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Schoch R.R.,Staatliches Museum fur Naturkunde Stuttgart
Journal of Systematic Palaeontology | Year: 2013

Phylogenetic analysis of a large dataset (72 taxa, 212 characters) focuses on the in-group relationships of temnospondyls, the largest lower tetrapod clade. Representatives of all clades and grades were considered, spanning the entire stratigraphical range of temnospondyls from the Early Carboniferous through to the Early Cretaceous. Several major groups are defined phylogenetically (node or branch-based) rather than by apomorphies. The following groups were unequivocally found to be monophyletic: Edopoidea (node), Dvinosauria (stem, excl. Brachyopidae), Dissorophoidea (node), Eryopidae (stem), and Stereospondyli (node). The latter encompass three well-defined, branch-based taxa: Rhinesuchidae, Trematosauria and Capitosauria. Trematosauria (stem) contain Trematosauroidea (node), which includes the classic trematosaurids, metoposaurids, and possibly part of the rhytidosteids (Peltostega) but their in-group relationships remain unsettled; most other short-snouted stereospondyls (chigutisaurids, brachyopids, Laidleria and the plagiosaurids) are probably monophyletic and likely nest in some form with trematosauroids. Capitosauria (stem) include the Capitosauroidea (node) spanned by Parotosuchus and Mastodonsaurus, with the successive stem taxa Edingerella, Benthosuchus, Wetlugasaurus and Watsonisuchus. In all variant analyses, edopoids form the basalmost temnospondyl clade, followed by a potential clade (or grade) of small terrestrial taxa containing Balanerpeton and Dendrerpeton (Dendrerpetontidae). All taxa higher than Edopoidea are suggested to form the monophyletic stem taxon Eutemnospondyli, tax. nov. The remainder of Temnospondyli fall into four robust and undisputed clades: (1) Dvinosauria; (2) Zatracheidae plus Dissorophoidea; (3) Eryopidae; and (4) Stereospondyli. These taxa are together referred to as Rhachitomi (node). Eryopidae and Stereospondylomorpha are probably monophyletic, here referred to as Eryopiformes (tax. nov.). The position of Dissorophoidea + Zatracheidae is still ambiguous; it may either form the sister taxon of Dvinosauria, or nest between Dvinosauria and Eryopiformes, whereas there is no support for Euskelia (Dissorophoidea + Eryopidae) after basal taxa of each clade are better understood. © 2013 Copyright Taylor and Francis Group, LLC. Source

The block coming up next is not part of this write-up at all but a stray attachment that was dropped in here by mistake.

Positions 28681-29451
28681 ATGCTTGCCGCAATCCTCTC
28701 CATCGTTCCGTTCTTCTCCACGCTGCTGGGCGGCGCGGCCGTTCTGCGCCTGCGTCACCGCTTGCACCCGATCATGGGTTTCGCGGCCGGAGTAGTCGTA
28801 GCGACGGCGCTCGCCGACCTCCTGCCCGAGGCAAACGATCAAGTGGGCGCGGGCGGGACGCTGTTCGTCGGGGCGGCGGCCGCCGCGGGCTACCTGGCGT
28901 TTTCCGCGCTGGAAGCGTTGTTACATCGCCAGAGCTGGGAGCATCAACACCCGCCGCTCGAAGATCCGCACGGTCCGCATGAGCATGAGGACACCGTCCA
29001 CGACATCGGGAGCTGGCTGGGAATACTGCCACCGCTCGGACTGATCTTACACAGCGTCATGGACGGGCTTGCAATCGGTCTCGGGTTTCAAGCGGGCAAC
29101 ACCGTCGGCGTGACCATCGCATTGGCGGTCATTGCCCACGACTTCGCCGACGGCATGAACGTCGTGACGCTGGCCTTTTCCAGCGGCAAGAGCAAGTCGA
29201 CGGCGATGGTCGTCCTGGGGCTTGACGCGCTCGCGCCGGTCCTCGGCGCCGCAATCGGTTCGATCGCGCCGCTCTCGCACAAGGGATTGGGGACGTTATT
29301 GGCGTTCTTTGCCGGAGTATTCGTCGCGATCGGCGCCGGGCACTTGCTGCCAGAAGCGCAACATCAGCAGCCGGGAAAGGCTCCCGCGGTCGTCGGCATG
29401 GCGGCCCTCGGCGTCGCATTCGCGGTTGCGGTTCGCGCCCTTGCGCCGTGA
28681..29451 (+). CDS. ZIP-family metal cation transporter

Richling I.,Staatliches Museum fur Naturkunde Stuttgart | Bouchet P.,French Natural History Museum
Biodiversity and Conservation | Year: 2013

Recent literature abounds with reports of the decline and extinction of the endemic species of Achatinellidae and Partulidae in the Hawaiian and Society Islands, respectively, resulting from the introduction of the predatory snail Euglandina rosea. Here, we describe a previously unrecognised radiation of helicinid land snails from the Gambier Islands of French Polynesia, with up to seven species co-occurring in a single locality and up to eight species on a single island. This radiation had already become extinct (nine of ten species) several decades before the expansion of E. rosea in the Pacific, and even before the species were collected for scientific study. The Gambier Islands case study shows that massive extinctions of endemic land snails had already taken place in the nineteenth century, but have remained largely unrecognised and undocumented. Nine of the ten species are new to science and are described here almost entirely based on empty shells collected from the shell bank of the soil after the extinction had already taken place. This helicinid radiation alone increases the number of documented global mollusc extinctions by almost 2 %. Most of the species are minute and, at 1.5 mm, rank among the smallest, if not the smallest, species in the family. Several have apertural barriers and one has opercular apophyses-character states not previously documented in Pacific helicinids. Whereas the only surviving Gambier species belongs anatomically to the genus Sturanya, representative helicinid species from the Austral, Society and Cook Islands are not congeneric with it, and the generic name Nesiocina is here established for the latter taxa. It is hypothesised that the extinct Gambier species were also Nesiocina. © 2013 Springer Science+Business Media Dordrecht. Source